The murder of George Floyd

Hope, continued activism, shine at fourth anniversary of George Floyd’s death

A memorial is painted with George Floyd's face and name.
A view of the site where George Floyd was murdered at George Floyd Square in Minneapolis on Saturday.
Stephen Maturen for MPR News

Four years after the killing of George Floyd, there are markedly fewer people protesting on the street. But many have not forgotten. 

“I live with George Floyd with me every day,” said Charles McMillian, who had stopped to witness the incident on May 25, 2020. He addressed a crowd on Saturday gathered to commemorate the day when a Minneapolis police officer knelt on Floyd’s neck for over nine minutes. 

“I carry him with me,” McMillian said. “I will carry him the rest of my life with me. I will carry him to my grave with me because he are me. He’s right here. He ain’t separated from me since the day.”

A person stands near a crowd, holding a hand out.
Charles McMillian, a witness who testified in the trial of Derek Chauvin, speaks to people gathered during a at memorial George Floyd Square in Minneapolis, Minnesota on Saturday.
Stephen Maturen for MPR News

Several events were held this weekend to remember Floyd, a now annual tradition in Minneapolis. A coalition of activist organizations held a solidarity rally on the corner of Lake Street and Chicago Avenue. They were joined by Floyd’s relatives as well as the family of Calvin Horton Jr., who was shot and killed by a pawn shop owner during the unrest that followed the death of George Floyd. Prosecutors declined to bring charges against the man.

Many activists say Minnesota hasn’t done enough.

“After the murder of George Floyd, we had the murder of Daunte Wright,” said Trahern Crews, founder of Black Lives Matter Minnesota. “After the murder of George Floyd, we had the murder of Amir Locke. We had the murder of Tekle Sundberg. And there still has not been any justice in any of those cases.”

The rally included Palestinian organizers, with many waving “Free Palestine” banners, and adding to calls for solidarity. “While we’re doing this work, we have to think about our Palestinian brothers, sisters and siblings, who are being massacred and killed, who are not free to live,” said Monique Cullars-Doty, who started organizing after St. Paul police killed her nephew Marcus Golden in 2015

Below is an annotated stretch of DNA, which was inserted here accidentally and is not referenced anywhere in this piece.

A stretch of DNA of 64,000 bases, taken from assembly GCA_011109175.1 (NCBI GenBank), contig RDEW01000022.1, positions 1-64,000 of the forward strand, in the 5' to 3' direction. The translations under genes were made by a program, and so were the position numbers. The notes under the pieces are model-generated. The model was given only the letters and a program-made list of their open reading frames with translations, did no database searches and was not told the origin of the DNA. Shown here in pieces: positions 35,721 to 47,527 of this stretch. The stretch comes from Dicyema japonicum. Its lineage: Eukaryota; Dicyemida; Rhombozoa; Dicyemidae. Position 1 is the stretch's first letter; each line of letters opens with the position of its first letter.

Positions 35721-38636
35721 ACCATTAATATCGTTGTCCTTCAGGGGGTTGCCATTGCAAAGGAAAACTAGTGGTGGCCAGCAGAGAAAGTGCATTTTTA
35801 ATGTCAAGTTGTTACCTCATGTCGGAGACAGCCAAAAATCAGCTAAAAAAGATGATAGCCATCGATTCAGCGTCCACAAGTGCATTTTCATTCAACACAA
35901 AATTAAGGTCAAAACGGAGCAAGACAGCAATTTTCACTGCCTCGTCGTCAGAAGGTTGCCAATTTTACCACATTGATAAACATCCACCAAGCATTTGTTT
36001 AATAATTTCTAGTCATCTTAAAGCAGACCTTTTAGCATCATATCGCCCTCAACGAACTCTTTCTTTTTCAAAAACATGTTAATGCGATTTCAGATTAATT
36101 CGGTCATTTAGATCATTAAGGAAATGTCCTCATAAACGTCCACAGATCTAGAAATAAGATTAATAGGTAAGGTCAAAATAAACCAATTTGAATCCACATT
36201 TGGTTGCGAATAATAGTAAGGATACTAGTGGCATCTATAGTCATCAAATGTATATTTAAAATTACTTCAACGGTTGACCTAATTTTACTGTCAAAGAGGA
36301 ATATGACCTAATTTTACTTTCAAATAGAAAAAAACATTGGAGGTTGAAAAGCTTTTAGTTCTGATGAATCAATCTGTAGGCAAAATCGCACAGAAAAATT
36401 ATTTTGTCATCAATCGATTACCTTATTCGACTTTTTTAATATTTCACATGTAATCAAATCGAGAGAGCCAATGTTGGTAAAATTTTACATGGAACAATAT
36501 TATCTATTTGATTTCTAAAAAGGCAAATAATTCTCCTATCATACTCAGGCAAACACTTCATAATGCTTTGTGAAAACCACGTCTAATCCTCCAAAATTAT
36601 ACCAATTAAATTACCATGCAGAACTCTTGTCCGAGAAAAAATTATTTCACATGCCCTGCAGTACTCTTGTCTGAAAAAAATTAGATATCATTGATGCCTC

The organizers got into their vehicles and rode to 38th Street and Chicago Avenue — the intersection known as George Floyd Square — to join a “Rise and Remember” event hosted by George Floyd Global Memorial, a nonprofit co-led by Floyd’s family.

The organization is being renamed after the event, in part to reflect their goal of advocating for all stolen lives, said Floyd’s aunt Angela Harrelson.

A crowd gathers, holding flowers and candles.
People hold flowers and candles during a memorial at George Floyd Square in Minneapolis on Saturday.
Stephen Maturen for MPR News

“I just want you all to know, we as a community, as people, impacted families, we have to be there for each other,” said Harrelson. “And we have to do battle. Everybody has to do battle because we cannot do this alone.”

Another relative of Floyd also spoke.

“We’ve all hurt, cried, suffered because of the loss of a loved one, so we're not special. We just happen to be blood relatives of George Floyd,” said Thomas McClaurin, Floyd’s first cousin. “But think about if your family member lie on the ground in that corner. What would you do? Would you just wallow in your own stuff? Would you get up and do something? And that’s all ‘Rise and Remember’ is asking you all to do.” 

Several of Floyd’s relatives flew in from out of state to attend events this weekend. They shared smiles and hugs with local organizers, expressing the support they feel in Minneapolis. 

Six people stand near an altar full of candles.
Members of George Floyds family look on during a memorial at George Floyd Square in Minneapolis, Minnesota on May 25, 2024. Saturday marks four years since Floyd was killed while in the custody of Minneapolis Police.
Stephen Maturen for MPR News

“Every time I come down here, it just — my heart is broken and also it’s just happiness,” said Floyd’s aunt Mahalia Jones, visiting from North Carolina. “Because when I visit the George Floyd Square, there’s so much love and so much power in what y’all stand for. And it’s such a beautiful thing.” 

The event centered many of the organizers, residents, volunteers, and artists at the heart of George Floyd Square. 

Jamaican native Gloria Burnett has lived in the area for 30 years, earning the nickname “Mama G” for her role cooking, feeding, and caring for folks in the neighborhood. She took the stage on Saturday as her daughter, Christine Chambers, translated. 

“One thing I can say, honestly, is that I’ve seen that come out of this tragedy is I now know most, if not all, my neighbors,” said Burnett. “I’ve noticed that our community here and around the surrounding areas are building better bonds with each other, And everyone’s getting to know one another. Looking out for each other.”